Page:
4. Sometimes regions lend a different character.
Chardonnay is trickier to pin down because it is the chameleon grape. It grows well everywhere (unlike Pinot Noir and other reds which needs a certain growing season to ripen and deliver) In California it is often matured in oak (often called “wooded” or “oaked” Chardonnay – although lately, I have begun to call them “butter bombs”). This gives it a buttery feel on the palette. The white taste less like fruit and more like the vanilla and margarine from the oak. In Australia, Chardonnay takes on a tropical character with pineapple and mango notes (although there are wooded versions here as well). In France, you find apple, pear and citrus (depending on the region…yet again). Chablis produces mineral and yeasty-like Chardonnay with apple flavours whereas Burgundy is more subtle with peach fruit and other delicate flavours. With other varieties, Sauvignon Blanc from New Zealand and Cabernet Sauvignon from Chile there is a zing of green pepper. If you like the refreshing zest of a vegetal component in your wine you might like it or… you might not.

5. With food pairing, just remember what not to do.
Tannins (the mouth drying sensation at the sides of your mouth) and fish don’t get on well together (the oil in the fish just doesn’t sit well with the astringent quality of the wine). And if you want a wine with dessert, always get a wine higher in sugar like an Ice Wine, a French Sauternes, Hungarian Tokay or a Late Harvest Wine. If the wine you are drinking has a lower sugar concentration than your dessert, it will taste sour. (A Wedding Tip: Asti is the better sparkling wine with wedding cake. It is sweet and cheap. Champagne is rarely ever sweet and rarely ever inexpensive. Also try Cava, sparkling wine from Spain for toasts – same quality, same wine-making methods as Champagne but again fairly inexpensive.)

6. With food pairing, remember these few simple tips.
Cheese is a protein. Red wine has tannins. Tannins go well with protein. So cheese and red wine is safe. Also if the wine has a fuller body, it’s better to have a richer food to match. This is why whites, traditionally being lighter in body than reds, go well with fish and chicken and reds are suited up with red meats (A full-bodied, oaky Chardonnay, however is great with steak and great with cheese). Salads and white wine are also safe provided the wines are high in acidity (Sauvignon Blanc is pretty safe here but also think about what you put in the salad).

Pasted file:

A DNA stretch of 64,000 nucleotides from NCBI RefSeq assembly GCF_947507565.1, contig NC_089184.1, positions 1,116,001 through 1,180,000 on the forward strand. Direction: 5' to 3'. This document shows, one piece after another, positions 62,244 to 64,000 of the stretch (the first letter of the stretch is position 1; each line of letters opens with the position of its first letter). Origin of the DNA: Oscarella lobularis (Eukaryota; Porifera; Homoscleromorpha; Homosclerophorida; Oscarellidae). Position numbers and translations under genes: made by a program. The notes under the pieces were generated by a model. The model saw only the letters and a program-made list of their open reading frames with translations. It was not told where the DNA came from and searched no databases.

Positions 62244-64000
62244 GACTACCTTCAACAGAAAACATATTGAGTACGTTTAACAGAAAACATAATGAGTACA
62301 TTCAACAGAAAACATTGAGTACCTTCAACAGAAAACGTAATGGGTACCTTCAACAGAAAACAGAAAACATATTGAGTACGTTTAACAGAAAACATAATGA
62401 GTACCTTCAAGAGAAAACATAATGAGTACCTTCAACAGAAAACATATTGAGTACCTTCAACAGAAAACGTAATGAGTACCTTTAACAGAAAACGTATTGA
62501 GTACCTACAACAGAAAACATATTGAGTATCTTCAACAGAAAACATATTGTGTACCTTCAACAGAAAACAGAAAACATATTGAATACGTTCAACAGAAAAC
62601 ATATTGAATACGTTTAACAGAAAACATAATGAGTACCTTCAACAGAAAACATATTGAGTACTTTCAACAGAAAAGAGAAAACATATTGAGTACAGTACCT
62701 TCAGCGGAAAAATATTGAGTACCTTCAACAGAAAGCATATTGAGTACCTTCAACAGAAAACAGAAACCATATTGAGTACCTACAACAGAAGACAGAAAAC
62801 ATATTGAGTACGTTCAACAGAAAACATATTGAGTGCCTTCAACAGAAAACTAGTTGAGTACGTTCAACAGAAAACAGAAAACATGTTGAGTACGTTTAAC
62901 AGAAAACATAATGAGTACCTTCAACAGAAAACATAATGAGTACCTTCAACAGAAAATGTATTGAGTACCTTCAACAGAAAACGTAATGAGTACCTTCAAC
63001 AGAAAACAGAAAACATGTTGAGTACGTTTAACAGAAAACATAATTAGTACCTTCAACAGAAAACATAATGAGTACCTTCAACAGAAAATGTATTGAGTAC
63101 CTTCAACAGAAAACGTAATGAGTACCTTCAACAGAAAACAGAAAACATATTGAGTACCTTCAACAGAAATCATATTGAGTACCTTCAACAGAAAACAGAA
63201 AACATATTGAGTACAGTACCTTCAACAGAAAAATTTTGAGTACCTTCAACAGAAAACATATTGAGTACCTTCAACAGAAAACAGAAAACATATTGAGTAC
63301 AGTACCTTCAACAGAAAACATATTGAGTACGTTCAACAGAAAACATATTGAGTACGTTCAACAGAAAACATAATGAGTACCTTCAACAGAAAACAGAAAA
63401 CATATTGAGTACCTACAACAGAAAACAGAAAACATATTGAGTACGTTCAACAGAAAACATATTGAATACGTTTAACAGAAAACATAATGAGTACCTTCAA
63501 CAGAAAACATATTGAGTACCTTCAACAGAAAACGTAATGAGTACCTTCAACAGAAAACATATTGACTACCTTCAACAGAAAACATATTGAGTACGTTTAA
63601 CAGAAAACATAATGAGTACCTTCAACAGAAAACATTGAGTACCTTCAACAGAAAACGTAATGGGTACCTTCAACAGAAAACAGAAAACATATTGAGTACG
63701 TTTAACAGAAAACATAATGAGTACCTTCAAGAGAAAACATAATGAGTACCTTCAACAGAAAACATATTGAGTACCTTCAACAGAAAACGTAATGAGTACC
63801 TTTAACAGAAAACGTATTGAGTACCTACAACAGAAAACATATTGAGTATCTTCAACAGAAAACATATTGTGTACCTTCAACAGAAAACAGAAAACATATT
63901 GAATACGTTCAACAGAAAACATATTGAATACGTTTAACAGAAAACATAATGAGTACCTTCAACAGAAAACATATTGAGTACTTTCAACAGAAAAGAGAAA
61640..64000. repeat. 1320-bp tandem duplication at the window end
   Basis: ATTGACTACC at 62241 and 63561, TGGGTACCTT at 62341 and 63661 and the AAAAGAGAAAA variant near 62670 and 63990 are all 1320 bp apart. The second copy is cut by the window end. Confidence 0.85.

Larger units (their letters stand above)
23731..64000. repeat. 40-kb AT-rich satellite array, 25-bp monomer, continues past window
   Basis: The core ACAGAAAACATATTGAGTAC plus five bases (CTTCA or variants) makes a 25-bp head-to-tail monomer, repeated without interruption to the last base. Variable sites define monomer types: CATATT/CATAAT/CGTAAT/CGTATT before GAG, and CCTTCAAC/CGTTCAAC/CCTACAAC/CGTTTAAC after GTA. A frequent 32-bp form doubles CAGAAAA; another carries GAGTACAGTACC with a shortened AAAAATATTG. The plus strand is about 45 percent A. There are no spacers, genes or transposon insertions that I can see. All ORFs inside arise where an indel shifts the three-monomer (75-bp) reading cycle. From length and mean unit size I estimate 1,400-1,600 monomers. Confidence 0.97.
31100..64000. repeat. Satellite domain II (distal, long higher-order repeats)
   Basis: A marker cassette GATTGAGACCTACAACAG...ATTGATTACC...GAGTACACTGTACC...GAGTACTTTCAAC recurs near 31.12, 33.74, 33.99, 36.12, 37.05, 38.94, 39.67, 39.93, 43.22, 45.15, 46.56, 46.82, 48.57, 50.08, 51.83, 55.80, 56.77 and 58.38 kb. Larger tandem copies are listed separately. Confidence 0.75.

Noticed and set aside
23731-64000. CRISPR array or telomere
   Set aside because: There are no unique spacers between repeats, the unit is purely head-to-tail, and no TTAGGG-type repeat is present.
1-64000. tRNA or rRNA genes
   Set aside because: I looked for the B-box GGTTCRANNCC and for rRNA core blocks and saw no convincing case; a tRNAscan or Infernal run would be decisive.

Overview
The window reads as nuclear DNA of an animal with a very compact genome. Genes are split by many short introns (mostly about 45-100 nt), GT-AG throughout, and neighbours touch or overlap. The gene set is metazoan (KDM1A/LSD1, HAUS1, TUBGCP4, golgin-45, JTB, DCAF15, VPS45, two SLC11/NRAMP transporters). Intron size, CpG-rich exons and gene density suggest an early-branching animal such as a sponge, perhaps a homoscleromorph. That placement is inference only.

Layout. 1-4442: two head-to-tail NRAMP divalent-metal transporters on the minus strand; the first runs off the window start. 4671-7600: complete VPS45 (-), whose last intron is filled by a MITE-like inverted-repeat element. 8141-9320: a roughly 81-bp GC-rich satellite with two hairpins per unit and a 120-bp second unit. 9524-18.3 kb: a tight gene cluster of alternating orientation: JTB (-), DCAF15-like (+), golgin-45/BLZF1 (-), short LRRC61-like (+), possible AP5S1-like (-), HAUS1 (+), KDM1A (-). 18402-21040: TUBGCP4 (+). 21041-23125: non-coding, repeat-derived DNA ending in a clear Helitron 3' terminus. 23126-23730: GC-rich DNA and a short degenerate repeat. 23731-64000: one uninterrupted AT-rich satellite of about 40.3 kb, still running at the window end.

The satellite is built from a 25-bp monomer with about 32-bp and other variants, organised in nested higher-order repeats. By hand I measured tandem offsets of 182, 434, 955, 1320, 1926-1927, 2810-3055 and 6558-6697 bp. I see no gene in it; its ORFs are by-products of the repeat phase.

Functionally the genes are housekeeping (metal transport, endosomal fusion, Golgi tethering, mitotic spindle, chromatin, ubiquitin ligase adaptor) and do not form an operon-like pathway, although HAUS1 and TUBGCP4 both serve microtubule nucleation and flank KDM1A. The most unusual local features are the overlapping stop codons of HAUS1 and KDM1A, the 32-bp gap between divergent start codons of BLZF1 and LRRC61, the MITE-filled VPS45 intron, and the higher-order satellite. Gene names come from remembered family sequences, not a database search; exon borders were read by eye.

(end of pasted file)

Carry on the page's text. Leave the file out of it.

7. When it comes to Thanksgiving or Christmas turkey, most experts are divided.
White wine or red wine, whatever you decide. Turkey is complicated to pair wines with. It depends on what you are serving the turkey with. It never really matters. With the wine and the turkey, most people fall asleep before they begin to suspect the wrong wine was brought to the table.

8. Find the right wine store and talk to their staff.
The best thing, in my personal opinion and in that of Kevin Zraly, author of the perennial classic, Windows on the World Guide to Wine is get to “know your local wine merchant.” In a world where the super market reigns and the local grocer is a faded dust memory in the minds of our parent’s generation, the local wine retailer is the best place to start for advice. Wine staff nine times out of ten know their stuff. Some of them have been in the industry for a long time. They have attended trade tastings; some have either completed ISG (International Sommelier Guild) or WSET (Wine Studies Education Trust) classes. If the above tips are overwhelming, just talk to someone else who knows something about what they’re selling to you.

9. If all else fails, just pick a bottle.
If you like lager beer, pick a white. If you like coffee, pick a red. Start with what you like already and try to find similarities. I love a crisp beer and when I first started loving wine, I went from beer to the crisp white wines. Someone else I spoke with at the time loved coffee and moved right into red, right away.

So, go figure.

And good luck.

A journey of a thousand miles begins with one step. The same could be said with wine. Start with one and explore.

McCoy, Elin, The Emperor of Wine: The Rise of Robert Parker Jr. and the Reign of American Taste. New York, ECCO 2005.
Zraly, Kevin, Windows on the World Complete Wine Course. New York, Sterling Press 2002.


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My focus is mainly on wine culture, history and education. I love the stories behind wine - the people, places and the regional personalities of the wine-countries around the world.